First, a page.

By Yu-Xi Lim
Continuing our series on Gojek’s Machine Learning Platform, we tackle the problem of model deployment and serving in this article.
“I have trained my ML model. What’s next?”
A data scientist’s job does not end when they have trained their model. The next steps are typically some of the most time-consuming and require expertise outside of normal data science work.
The first thing a data scientist would encounter when trying to deploy and serve their model is the myriad tools and workflows. Most data scientists use Python or R, dozens of ML libraries (Tensorflow, xgboost, gbm, H2O), and are familiar with Jupyter notebooks or their favorite IDE. However, model deployment and serving introduces a whole new universe of technologies: Docker, Kubernetes, Jenkins, nginx, REST, protobuf, ELK, Grafana, are just some of the many unfamiliar names that a data scientist might encounter when they try to get their work into production.
In order to get them through this jungle, data scientists typically partner with a software or infrastructure engineer to guide them. They will work together to set up build and deployment pipelines, monitoring and alerting systems, microservice wrappers, and other critical automation and infrastructure.
There are usually a lot of engineering concerns that go into designing and building a production system. We want low latency, high availability, and cost-efficiency as part of the service level objectives. These are enforced through robust monitoring and alerting. Finally, we expect that the model we are deploying is but the first of many, so we will need to support easy and safe redeployments through canaries, blue-green deploys, and other standard practices, allowing us to iterate and refine the models.
All these result in longer time-to-market and longer development cycles. Data scientists are frustrated at not being able to see the fruits of their labor. Business and product managers wonder what is causing the delays. Engineers are being interrupted to help with the tedious task of walking the data scientists through the technology and processes…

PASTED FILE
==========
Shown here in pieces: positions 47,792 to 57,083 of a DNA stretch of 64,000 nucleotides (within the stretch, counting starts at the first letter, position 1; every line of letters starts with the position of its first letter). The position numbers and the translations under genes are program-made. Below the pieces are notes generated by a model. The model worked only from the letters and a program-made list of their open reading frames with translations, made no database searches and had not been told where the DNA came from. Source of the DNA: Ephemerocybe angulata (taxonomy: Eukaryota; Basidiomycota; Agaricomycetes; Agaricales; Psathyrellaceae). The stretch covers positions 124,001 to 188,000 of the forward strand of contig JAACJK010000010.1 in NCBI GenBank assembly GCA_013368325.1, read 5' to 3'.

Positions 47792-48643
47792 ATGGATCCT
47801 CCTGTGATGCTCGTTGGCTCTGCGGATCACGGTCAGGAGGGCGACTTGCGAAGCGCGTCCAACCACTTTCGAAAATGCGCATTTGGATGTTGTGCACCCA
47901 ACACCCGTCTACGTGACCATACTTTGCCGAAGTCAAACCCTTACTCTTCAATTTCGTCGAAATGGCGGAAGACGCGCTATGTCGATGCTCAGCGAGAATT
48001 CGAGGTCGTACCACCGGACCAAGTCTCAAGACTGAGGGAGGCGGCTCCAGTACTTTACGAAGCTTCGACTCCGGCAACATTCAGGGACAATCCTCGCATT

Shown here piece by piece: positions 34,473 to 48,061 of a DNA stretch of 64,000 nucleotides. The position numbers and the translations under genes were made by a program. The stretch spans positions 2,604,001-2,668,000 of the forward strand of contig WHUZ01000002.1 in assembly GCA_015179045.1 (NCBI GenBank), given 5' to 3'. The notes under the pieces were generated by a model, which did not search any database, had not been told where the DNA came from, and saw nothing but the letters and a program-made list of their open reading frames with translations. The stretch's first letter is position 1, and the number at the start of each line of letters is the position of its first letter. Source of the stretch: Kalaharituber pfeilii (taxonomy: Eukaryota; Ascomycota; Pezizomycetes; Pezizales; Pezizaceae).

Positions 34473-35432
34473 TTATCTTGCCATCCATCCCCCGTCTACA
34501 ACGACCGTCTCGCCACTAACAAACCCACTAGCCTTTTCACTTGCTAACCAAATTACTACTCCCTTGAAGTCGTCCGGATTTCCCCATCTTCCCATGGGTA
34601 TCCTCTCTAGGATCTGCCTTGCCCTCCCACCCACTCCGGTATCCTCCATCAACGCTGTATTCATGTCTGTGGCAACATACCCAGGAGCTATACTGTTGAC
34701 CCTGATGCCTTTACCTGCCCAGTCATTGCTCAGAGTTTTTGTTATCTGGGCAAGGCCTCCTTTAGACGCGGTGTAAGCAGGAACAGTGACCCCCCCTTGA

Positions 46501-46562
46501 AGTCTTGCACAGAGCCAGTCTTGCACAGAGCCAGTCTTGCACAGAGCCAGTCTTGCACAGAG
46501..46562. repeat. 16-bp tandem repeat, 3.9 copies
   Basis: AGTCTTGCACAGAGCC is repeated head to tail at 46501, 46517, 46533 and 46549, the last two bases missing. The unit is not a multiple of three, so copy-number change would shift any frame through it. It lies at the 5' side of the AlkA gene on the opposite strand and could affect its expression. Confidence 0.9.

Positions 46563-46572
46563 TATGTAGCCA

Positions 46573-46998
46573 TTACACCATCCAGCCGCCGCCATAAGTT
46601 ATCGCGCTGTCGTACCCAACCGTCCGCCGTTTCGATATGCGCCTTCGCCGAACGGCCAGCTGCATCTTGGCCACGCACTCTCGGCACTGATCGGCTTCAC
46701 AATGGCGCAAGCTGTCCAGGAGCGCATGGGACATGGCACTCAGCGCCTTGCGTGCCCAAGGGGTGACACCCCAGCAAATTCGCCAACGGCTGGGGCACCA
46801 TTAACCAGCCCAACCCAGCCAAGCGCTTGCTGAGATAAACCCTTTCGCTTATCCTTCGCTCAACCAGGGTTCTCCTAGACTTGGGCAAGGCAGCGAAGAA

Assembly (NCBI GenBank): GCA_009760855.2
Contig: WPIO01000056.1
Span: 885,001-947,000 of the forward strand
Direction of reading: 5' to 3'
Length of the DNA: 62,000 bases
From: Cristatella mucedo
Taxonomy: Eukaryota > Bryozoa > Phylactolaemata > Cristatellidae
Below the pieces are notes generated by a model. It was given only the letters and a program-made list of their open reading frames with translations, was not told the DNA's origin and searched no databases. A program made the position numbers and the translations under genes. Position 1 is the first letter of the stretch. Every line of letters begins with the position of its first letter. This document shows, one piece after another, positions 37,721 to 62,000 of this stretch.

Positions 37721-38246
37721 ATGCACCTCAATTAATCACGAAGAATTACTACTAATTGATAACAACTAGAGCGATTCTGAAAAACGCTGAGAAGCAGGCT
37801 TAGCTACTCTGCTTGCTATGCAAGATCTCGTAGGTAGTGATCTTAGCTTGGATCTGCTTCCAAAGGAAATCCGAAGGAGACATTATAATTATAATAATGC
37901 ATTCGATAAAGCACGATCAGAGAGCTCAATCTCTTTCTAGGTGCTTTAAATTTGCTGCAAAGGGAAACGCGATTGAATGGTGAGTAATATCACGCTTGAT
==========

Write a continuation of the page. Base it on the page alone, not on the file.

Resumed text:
Merlin makes model deployments magical
Merlin is a new addition to the Gojek ML Platform. It comes in towards the end of the ML life cycle, addressing the deployment and serving needs of data scientists.
With Merlin, we aim to make ML model deployment and serving:
- Self-serve: First-class support for Python and a Jupyter notebook-first experience.
- Fast: Less than 10 minutes from a pre-trained model to a web service endpoint, allowing for fast iterations.
- Scalable: Low overhead, high throughput, able to handle huge traffic loads.
- Cost-efficient: Idle services are automatically scaled down.
Merlin brings several best-in-class features to the table:
- Support for widely used model types such as xgboost, sklearn, Tensorflow, PyTorch.
- Support for user-defined models via arbitrary Python code.
- Traffic management allows canary, blue-green, and shadow deployments.
- Out-of-the-box monitoring for common key metrics.
With Merlin, we aim to do for ML models what Heroku did for Web applications, with dead-simple deployments, wide support for existing technologies, and easy scalability and extensibility.
Under the hood, Merlin brings together some of the latest open source technologies. We use Kubernetes for our production services, and leverage KFServing, Knative, and Istio there. Model artifacts are managed using MLflow while Docker images are built on Kaniko.
The data scientist starts in the familiar Jupyter notebook, importing the Merlin SDK. From there, they can either deploy one of the standard models we support:
Or implement their own user-defined model:
The deployment process takes a few minutes and can be monitored through the Web UI of our ML Platform console:
When the model serving endpoint is ready, the data scientist can also control the traffic routing to the new model and other models:
The data scientist can also monitor the health of the new model service on Gojek’s internal monitoring platform:
Despite being a relatively new project, Merlin has received very favourable responses from Gojek’s data scientists and we are gradually rolling it out to more production systems.
At the same time, we are developing many new features such as stream-to-stream inference, gRPC support, and more user-friendly log management. Model serving is also closely related to experimentation, which we will cover in a future article. 👌
If you are excited by the idea of developing such tools for data scientists, please consider joining Gojek’s Data Science Platform team.
Arief Rahmansyah, Pradithya Aria Pura, Roman Wozniak